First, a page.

Military Justice in the News

Harvard Law Record:  Like, oh sure, he went to Harvard:  Although not trading places, the Army Court of Criminal Appeals, which usually sits in Virginia, did travel to Cambridge to hear a case at Harvard.

Yesterday, Fraud With Peril posted the following piece about the strange case of James L. Adolph, a civilian contractor who has been sitting in pre-trial confinement in Kuwait, pending a court-martial:

This has not happened (and by “this” I am referring to the court-martial of a non-military US citizen)  in over 35 years and is made possible as a result of an ill-conceived 2006 amendment to the Uniform Code of Military Justice, as noted in Adolph’s motion filed in US District Court for the District of Columbia.   If Mr. Adolph is destined to be prosecuted, the military, and the country, would be better off if the US Attorney’s Office in the Western District of Oklahoma, where Adolph apparently owns property, opted to prosecute him instead.  Stay tuned.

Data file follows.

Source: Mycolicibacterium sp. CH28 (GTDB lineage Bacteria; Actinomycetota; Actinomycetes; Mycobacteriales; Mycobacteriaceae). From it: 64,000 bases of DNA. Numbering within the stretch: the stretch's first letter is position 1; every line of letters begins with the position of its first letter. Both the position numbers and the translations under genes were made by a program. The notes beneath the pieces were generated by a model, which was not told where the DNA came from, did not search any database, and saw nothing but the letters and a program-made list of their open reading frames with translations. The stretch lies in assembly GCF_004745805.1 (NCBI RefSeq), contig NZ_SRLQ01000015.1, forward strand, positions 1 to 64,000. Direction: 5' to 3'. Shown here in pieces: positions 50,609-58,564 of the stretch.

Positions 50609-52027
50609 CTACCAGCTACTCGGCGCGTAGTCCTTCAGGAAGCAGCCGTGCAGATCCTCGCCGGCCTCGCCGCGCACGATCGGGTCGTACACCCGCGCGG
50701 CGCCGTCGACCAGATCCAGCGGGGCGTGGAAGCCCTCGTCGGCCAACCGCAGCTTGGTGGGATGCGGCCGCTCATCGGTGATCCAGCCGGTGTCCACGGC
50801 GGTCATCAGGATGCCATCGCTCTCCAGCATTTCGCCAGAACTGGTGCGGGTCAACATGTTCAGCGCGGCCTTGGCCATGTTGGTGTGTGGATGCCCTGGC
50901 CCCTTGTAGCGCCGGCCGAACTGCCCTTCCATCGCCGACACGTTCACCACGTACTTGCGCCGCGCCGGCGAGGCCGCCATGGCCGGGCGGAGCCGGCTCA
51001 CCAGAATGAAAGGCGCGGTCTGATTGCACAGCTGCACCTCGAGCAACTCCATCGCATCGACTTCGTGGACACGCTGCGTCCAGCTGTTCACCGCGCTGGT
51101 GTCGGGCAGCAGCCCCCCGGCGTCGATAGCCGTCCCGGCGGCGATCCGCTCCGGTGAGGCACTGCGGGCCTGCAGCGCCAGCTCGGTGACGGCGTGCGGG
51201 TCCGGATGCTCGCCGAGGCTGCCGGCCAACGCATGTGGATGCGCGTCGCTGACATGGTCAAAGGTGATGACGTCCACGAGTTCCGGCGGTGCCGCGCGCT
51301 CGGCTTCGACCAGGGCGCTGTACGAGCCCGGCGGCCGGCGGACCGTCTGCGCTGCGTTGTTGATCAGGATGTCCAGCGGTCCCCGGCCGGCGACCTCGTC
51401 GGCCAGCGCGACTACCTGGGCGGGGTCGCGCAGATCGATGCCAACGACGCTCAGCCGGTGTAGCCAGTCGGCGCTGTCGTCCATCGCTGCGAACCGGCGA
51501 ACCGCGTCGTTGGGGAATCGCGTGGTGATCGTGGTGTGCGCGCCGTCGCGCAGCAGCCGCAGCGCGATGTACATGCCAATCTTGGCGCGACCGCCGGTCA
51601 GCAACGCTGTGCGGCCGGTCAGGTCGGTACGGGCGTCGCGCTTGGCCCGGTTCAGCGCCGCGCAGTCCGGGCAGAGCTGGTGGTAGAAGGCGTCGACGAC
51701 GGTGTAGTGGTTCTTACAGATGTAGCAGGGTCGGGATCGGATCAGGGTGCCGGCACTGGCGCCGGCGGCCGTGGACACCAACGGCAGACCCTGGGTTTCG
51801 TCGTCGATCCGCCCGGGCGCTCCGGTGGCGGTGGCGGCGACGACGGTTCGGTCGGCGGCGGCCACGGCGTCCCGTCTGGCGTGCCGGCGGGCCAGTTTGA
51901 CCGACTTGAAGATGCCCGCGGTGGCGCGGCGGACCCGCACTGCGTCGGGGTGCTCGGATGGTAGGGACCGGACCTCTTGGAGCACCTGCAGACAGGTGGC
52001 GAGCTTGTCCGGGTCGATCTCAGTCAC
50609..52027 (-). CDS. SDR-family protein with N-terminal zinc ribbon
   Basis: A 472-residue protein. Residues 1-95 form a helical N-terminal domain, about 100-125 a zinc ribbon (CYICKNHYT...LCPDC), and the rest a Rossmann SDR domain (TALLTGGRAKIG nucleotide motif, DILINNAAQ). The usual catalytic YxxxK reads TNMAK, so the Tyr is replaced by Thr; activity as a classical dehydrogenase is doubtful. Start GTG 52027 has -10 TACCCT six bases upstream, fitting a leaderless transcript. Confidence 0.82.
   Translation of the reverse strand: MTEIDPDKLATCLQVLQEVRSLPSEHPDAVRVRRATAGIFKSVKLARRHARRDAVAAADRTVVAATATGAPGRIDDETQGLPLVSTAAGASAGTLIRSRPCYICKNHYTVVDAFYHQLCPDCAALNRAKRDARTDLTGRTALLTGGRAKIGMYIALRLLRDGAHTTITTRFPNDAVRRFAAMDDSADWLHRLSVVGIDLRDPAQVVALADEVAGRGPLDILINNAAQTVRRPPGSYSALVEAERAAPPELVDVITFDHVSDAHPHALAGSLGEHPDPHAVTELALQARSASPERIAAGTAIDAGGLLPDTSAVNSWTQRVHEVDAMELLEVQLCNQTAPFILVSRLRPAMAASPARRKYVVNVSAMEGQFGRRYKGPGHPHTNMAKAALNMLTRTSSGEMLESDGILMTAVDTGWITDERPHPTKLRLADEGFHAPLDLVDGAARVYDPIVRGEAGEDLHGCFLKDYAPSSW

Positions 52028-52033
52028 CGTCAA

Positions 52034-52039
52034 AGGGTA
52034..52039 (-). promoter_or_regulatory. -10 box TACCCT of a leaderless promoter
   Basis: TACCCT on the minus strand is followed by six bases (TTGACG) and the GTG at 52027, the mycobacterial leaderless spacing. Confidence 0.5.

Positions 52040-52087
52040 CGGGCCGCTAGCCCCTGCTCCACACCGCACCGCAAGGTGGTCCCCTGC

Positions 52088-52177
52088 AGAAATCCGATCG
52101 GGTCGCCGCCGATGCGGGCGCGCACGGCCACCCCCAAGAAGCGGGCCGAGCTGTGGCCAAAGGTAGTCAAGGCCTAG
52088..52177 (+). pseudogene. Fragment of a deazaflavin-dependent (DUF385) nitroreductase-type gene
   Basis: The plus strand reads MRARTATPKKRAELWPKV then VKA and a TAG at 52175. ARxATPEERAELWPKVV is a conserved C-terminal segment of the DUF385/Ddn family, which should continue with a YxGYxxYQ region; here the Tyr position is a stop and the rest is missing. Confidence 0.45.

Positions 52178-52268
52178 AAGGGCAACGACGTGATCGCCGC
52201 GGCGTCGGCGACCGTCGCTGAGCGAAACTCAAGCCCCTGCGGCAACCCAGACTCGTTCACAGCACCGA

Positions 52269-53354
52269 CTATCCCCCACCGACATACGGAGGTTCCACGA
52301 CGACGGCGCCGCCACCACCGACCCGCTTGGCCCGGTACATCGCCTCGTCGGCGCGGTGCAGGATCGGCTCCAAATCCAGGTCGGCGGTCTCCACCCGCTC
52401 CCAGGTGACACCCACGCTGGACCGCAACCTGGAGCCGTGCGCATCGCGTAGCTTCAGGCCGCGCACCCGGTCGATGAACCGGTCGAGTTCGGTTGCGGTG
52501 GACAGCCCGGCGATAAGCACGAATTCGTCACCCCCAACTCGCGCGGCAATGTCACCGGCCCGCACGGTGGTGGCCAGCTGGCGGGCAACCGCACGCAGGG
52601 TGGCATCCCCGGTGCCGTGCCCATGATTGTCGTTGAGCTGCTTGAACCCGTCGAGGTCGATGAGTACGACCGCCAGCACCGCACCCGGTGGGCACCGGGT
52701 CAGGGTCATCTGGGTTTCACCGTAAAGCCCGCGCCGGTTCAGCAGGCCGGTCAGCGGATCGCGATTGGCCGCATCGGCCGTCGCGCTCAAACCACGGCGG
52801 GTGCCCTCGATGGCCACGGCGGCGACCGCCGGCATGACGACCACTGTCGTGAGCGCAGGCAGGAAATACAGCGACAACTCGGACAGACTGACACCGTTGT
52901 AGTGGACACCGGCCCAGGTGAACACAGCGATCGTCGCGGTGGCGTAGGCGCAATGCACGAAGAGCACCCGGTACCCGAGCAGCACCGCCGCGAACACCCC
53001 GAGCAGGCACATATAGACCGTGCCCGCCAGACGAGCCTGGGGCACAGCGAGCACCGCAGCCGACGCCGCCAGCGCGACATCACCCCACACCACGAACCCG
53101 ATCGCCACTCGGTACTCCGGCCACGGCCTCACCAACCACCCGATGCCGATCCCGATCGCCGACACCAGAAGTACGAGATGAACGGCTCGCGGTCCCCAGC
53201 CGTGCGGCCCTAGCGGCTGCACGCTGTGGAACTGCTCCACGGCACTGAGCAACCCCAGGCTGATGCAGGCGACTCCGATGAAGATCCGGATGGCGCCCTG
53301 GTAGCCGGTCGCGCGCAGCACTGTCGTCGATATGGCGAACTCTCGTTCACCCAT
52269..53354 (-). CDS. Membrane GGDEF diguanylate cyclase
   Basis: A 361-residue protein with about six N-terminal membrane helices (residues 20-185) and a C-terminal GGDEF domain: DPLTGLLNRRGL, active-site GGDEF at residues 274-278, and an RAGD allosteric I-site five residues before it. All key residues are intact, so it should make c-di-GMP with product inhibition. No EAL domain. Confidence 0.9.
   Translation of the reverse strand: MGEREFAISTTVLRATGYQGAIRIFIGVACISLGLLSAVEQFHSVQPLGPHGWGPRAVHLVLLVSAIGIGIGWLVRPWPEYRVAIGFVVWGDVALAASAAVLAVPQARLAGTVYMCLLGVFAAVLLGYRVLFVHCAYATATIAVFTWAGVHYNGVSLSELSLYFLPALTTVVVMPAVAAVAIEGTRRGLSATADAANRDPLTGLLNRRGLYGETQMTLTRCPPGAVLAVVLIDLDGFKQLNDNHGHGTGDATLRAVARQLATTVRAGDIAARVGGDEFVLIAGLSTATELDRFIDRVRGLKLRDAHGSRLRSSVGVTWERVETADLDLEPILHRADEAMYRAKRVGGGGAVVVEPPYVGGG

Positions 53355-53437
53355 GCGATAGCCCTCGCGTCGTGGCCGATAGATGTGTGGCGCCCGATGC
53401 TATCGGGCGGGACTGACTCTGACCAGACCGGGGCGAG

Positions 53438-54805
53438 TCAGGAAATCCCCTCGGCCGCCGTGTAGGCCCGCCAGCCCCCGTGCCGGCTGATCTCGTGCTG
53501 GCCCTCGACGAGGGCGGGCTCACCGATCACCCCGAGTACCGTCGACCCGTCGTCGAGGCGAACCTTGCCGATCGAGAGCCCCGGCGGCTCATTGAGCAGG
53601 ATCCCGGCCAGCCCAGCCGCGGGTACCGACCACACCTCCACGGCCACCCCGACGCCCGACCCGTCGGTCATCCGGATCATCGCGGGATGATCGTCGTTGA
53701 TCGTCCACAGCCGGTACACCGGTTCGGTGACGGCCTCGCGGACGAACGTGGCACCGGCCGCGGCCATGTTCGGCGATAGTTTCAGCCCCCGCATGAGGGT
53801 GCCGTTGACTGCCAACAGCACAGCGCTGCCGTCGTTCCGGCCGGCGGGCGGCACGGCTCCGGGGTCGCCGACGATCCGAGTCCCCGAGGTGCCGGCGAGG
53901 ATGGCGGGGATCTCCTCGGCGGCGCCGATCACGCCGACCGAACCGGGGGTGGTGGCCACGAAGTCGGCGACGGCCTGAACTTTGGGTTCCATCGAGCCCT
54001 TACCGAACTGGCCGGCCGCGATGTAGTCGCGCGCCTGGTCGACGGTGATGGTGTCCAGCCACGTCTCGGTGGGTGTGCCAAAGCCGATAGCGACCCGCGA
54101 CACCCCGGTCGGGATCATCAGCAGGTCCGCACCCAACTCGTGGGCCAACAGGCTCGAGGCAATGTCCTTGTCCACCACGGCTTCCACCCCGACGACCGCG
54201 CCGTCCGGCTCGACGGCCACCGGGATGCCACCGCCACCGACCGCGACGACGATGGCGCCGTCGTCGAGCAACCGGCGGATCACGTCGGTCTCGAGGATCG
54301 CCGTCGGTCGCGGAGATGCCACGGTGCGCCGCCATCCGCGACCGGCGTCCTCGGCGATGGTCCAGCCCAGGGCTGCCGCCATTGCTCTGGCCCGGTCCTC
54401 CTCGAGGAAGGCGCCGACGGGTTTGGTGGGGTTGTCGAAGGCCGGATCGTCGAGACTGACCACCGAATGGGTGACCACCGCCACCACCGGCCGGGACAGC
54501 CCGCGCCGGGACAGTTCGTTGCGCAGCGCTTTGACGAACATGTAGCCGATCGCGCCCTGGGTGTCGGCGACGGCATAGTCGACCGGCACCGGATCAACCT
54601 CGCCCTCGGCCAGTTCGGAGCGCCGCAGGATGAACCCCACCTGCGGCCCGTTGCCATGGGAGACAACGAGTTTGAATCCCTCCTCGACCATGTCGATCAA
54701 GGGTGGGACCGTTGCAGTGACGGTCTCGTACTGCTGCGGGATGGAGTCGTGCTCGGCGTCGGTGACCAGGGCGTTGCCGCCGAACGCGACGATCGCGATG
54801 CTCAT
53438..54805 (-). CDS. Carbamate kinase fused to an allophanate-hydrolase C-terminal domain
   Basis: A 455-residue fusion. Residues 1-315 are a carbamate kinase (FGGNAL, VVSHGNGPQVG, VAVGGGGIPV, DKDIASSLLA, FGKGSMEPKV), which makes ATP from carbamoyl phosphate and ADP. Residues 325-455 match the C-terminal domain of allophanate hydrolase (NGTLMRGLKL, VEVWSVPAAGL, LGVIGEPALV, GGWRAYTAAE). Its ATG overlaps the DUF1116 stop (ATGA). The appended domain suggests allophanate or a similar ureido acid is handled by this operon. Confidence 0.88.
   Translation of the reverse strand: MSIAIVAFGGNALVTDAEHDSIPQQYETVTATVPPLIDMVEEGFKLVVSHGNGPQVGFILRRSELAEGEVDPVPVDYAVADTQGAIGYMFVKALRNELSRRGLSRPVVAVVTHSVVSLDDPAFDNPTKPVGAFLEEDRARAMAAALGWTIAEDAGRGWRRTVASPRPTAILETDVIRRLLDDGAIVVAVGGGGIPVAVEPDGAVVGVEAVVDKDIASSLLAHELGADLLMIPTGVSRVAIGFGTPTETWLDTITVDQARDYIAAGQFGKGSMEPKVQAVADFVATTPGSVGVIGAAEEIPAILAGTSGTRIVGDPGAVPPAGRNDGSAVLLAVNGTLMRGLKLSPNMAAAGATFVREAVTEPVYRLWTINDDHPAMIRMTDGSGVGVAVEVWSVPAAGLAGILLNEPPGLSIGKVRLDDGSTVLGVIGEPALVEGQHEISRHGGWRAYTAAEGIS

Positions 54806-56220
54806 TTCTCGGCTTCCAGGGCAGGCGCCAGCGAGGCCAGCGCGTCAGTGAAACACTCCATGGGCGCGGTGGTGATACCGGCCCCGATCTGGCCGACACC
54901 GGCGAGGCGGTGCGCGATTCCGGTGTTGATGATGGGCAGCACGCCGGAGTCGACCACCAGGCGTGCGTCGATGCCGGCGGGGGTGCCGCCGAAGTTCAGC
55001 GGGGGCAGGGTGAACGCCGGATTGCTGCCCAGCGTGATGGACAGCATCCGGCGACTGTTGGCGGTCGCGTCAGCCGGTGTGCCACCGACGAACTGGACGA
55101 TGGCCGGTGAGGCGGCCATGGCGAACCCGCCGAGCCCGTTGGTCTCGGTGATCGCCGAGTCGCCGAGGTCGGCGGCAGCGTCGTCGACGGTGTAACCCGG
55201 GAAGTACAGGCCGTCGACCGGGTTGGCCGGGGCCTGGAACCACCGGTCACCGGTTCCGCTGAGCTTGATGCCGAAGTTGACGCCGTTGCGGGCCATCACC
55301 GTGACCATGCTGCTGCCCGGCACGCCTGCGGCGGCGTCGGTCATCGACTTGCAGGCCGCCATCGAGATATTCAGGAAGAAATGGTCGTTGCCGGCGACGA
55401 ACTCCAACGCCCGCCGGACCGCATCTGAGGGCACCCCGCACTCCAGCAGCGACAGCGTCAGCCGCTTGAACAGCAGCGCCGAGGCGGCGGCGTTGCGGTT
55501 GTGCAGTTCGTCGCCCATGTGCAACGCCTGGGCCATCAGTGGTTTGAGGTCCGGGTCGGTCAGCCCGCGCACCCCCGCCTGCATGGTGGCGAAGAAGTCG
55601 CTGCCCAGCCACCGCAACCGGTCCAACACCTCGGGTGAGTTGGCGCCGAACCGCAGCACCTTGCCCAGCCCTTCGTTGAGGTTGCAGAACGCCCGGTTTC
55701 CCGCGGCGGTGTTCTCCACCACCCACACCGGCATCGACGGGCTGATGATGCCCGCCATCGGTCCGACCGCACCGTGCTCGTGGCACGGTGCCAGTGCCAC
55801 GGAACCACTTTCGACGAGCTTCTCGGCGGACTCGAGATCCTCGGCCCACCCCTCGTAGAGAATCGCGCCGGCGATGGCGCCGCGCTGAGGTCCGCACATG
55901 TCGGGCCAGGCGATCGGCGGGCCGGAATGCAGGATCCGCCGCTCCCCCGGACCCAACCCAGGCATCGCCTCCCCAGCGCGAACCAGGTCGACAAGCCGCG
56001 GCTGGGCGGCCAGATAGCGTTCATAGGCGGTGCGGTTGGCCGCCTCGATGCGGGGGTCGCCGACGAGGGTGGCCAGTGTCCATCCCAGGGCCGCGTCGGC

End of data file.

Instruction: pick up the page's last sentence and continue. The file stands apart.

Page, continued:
We stayed tune and today we learn that Mr. Adolph has indeed been indicted by a Grand Jury sitting in the Western District of Oklahoma under the Military Extraterritorial Jurisdiction Act.  See here for today’s article from Tulsa World.  This indictment should moot the motion in DC Circuit Court and end some but not all of the problems facing military lawyers.  At the same time, the problems for the federal prosecutors have just begun:

For starters, how quickly and exactly just how will the Initial Appearance be conducted?  By video-conference, perhaps?  Will Mr. Adolph be entitled to representation by his appointed military defense counsel during the Initial Appearance? 

Will the military continue to allow its counsel to represent Mr. Adolph in Federal Court?  After all, the military details (or assigns) judge advocates to serve as Special Assistant US Attorneys; why not detail them to the Federal Public Defender’s Office? 

What credit, if any, will Mr. Adolph receive for time served should he ultimately be convicted and sentenced to imprisonment?

Also, what does this tell us about the DoD’s view of the 2006 Amendment to the UCMJ?  After all, we can assume that DoD asked DoJ to take this case off its hands.

As always, we welcome your thoughts.

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